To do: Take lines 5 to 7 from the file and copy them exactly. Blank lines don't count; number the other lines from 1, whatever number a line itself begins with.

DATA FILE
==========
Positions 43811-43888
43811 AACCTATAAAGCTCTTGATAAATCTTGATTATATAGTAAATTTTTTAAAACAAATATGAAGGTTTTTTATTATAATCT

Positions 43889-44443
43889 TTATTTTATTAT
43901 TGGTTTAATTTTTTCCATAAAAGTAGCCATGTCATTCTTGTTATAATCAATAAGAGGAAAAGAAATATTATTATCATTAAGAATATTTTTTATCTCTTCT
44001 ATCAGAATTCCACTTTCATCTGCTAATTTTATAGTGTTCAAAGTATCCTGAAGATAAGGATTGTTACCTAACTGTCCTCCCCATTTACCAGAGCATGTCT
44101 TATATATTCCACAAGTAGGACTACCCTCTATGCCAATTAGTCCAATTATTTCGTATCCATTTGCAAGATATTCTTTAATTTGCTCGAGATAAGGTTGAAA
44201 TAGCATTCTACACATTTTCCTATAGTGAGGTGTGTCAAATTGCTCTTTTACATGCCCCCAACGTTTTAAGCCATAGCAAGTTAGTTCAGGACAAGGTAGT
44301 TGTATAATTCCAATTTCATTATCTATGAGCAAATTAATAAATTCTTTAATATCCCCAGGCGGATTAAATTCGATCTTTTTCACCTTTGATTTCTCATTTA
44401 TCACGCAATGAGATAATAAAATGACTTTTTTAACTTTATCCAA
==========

43901 TGGTTTAATTTTTTCCATAAAAGTAGCCATGTCATTCTTGTTATAATCAATAAGAGGAAAAGAAATATTATTATCATTAAGAATATTTTTTATCTCTTCT
44001 ATCAGAATTCCACTTTCATCTGCTAATTTTATAGTGTTCAAAGTATCCTGAAGATAAGGATTGTTACCTAACTGTCCTCCCCATTTACCAGAGCATGTCT
44101 TATATATTCCACAAGTAGGACTACCCTCTATGCCAATTAGTCCAATTATTTCGTATCCATTTGCAAGATATTCTTTAATTTGCTCGAGATAAGGTTGAAA